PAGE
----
Senate Passes Gun Safety Act, Breaking Decades of Gridlock

tThe Senate broke a decades-long partisan standoff on tackling gun violence Thursday night, passing a modest set of gun safety measures that would improve background checks for younger buyers and fund new mental health programs.

The bill passed by a vote of 65-33, with the support of the entire Democratic caucus and 15 Republicans, the same day the Supreme Court expanded the scope of gun rights in a landmark ruling.

“This is the right place…making America safer, especially for kids in school, without making our country a little less free,” Kentucky Republican Senator Mitch McConnell said Thursday. “This is a common sense package. The provisions are very, very popular. It contains zero, zero new restrictions, zero new waiting times, zero mandates and zero prohibitions of any kind for law-abiding gun owners.”

Along with McConnell, the other 14 Republicans who voted for the bill were Sens. Roy Blunt of Missouri, Richard Burr of North Carolina, Shelley Moore Capito of West Virginia, Bill Cassidy of Louisiana, Susan Collins of Maine, John Cornyn of Texas, Joni Ernst of Iowa, Lindsey Graham of South Carolina, Lisa Murkowski of Alaska, Rob Portman of Ohio, Mitt Romney of Utah, Thom Tillis of North Carolina, Patrick Toomey of Pennsylvania. and Todd Young of Indiana.

It was almost inevitable that the bill would pass after 10 Republican senators pledged to support the original cadre last week. But that didn’t stop others from postponing the vote. Kentucky Republican Senator Rand Paul introduced nine amendments to the bill Thursday, arguing that the framework would not do enough to protect the constitutional rights of law-abiding Americans. Republican Senator Ted Cruz of Texas and John Barrasso of Wyoming urged the chamber to pass their legislation instead, which would increase funding for school-based security officers and keep current gun laws intact. After hours of feverish debate, they lost their motion 39 to 58.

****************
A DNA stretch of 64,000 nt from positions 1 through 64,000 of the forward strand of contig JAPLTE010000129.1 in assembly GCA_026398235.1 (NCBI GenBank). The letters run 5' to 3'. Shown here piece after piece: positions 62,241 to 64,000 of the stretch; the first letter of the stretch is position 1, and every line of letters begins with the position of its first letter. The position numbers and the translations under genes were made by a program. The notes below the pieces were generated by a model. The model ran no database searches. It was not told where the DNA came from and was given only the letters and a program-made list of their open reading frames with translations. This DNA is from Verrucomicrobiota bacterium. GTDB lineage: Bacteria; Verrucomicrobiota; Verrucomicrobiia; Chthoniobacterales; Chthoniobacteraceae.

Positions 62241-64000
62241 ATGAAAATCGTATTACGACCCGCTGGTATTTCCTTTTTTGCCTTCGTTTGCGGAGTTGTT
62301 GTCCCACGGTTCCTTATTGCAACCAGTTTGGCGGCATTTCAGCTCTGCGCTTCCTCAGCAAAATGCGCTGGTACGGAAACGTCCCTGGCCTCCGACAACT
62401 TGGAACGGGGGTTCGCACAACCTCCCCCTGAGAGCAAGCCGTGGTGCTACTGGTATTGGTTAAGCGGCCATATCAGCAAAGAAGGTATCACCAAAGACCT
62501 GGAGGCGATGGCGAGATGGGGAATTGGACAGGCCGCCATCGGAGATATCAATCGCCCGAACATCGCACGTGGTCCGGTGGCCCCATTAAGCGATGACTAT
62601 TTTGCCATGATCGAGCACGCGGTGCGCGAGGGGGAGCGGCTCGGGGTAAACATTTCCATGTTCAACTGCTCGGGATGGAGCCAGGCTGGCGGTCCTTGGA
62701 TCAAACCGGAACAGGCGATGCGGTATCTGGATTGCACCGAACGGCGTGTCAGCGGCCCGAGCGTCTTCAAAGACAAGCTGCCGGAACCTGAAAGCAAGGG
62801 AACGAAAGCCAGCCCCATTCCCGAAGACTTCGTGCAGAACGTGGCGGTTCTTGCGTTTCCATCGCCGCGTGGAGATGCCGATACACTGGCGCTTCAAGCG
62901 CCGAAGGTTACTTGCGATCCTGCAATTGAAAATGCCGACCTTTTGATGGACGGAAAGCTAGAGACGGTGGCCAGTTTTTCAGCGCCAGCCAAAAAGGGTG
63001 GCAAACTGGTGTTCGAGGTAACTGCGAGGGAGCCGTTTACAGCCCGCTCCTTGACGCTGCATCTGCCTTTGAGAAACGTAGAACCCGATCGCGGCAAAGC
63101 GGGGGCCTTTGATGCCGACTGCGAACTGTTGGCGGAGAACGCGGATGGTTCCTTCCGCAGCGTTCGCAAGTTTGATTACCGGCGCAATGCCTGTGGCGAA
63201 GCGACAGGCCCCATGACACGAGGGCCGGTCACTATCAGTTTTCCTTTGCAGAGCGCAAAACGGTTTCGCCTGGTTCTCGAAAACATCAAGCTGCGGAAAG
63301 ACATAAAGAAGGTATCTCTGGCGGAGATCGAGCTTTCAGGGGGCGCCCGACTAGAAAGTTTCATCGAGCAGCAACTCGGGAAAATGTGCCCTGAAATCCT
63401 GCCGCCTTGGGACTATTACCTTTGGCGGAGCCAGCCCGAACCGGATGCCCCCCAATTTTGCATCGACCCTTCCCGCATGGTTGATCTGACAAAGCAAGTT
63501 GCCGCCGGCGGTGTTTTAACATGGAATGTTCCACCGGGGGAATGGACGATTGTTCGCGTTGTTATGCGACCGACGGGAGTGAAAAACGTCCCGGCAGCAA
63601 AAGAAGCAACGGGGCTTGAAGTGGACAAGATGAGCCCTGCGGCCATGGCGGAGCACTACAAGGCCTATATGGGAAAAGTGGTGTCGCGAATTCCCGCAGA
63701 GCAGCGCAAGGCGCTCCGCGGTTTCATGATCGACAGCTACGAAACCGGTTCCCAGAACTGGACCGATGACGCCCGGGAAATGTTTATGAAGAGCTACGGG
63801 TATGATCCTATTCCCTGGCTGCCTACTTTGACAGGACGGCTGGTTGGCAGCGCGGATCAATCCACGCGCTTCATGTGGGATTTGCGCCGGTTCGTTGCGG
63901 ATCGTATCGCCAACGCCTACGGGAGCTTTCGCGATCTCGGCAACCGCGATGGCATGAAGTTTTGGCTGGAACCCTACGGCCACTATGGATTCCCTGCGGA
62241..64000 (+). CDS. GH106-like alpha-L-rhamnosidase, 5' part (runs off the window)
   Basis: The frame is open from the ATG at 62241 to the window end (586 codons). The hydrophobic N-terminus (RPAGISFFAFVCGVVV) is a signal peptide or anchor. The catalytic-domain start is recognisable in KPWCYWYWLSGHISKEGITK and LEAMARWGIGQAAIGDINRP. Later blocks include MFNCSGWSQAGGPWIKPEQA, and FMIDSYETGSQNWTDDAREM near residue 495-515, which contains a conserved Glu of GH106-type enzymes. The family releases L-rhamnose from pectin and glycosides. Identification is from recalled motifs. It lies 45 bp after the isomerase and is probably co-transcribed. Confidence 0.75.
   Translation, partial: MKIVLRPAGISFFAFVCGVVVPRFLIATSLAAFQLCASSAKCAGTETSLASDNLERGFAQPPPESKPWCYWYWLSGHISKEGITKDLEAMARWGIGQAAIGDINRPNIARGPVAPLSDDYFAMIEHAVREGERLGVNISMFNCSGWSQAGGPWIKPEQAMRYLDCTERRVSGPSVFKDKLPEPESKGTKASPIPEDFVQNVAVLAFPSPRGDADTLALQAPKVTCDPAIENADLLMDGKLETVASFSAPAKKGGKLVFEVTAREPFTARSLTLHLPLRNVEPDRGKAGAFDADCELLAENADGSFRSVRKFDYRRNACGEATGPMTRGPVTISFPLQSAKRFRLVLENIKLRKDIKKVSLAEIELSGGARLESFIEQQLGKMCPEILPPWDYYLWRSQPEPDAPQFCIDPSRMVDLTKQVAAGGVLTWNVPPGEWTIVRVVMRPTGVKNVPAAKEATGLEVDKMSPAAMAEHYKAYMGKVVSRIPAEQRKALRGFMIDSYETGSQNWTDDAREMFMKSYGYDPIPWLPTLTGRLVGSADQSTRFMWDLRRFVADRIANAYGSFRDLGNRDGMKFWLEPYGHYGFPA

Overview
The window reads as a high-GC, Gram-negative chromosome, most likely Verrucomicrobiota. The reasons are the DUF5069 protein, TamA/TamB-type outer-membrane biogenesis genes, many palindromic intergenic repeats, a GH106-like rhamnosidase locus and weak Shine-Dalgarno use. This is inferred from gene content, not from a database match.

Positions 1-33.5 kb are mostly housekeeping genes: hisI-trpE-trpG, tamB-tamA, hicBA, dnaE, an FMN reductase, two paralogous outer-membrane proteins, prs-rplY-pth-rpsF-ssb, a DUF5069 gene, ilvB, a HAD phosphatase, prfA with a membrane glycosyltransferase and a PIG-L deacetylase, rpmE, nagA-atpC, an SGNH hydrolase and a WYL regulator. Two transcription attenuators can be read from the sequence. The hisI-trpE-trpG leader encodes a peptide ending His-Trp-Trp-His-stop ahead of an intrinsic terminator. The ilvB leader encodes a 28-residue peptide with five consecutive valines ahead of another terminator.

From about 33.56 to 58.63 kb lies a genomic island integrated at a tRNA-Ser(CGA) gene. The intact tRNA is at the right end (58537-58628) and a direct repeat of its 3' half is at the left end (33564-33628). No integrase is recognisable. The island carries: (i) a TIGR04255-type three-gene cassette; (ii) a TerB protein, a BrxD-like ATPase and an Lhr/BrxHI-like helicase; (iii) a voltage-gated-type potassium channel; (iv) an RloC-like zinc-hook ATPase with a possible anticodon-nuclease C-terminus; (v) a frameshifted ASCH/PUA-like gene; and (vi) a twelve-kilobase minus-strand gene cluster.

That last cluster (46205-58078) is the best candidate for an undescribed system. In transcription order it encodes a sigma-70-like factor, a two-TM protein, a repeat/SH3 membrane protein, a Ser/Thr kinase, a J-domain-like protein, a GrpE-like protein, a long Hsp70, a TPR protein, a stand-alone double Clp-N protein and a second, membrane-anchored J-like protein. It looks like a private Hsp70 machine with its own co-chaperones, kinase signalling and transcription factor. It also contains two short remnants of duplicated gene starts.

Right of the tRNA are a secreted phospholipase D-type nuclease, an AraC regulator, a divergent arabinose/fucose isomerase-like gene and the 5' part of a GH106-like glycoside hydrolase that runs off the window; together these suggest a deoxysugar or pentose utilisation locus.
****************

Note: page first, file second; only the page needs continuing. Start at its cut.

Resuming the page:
The bill now goes to the House of Representatives, which is expected to pass it on Friday. Speaker Nancy Pelosi, a Democrat from California, indicated last week that the House would pass any bill the Senate could pass.

“This is not a cure for all the ways gun violence affects our nation,” Senate Majority Leader Chuck Schumer, Democrat of New York, said Thursday. “But it’s a step in the right direction that should have happened a long time ago…I hope it clears the way for future action on guns in Congress.”

The bipartisan legislation came about during several weeks of intense negotiations, largely between Cornyn, a Republican, and Democratic Senator Chris Murphy of Connecticut, as both sides tried to negotiate the kind of deal that had eluded them for years. If passed into law, it would be the most significant move Congress has taken on gun control in nearly 30 years.

The Senate vote comes nearly a month after a gunman killed 19 children and two teachers in Uvalde, Texas, the second deadliest school shooting in US history. That massacre took place just 10 days after a racially motivated mass shooting at a grocery store in Buffalo, NY. There have been 279 mass shootings in 2022, according to the Gun Violence Archive, which defines a mass shooting as an incident in which four or more people are shot or killed, not counting the shooter.

But while leaders on both sides of the aisle see this as a breakthrough, the bill falls well short of the more sweeping gun control measures that President Joe Biden and many activists have called for, such as a ban on assault weapons or restrictions on high-capacity ammunition magazines. . In an effort to keep Republicans on board, Democrats passed a narrower bill that largely modifies existing gun security measures.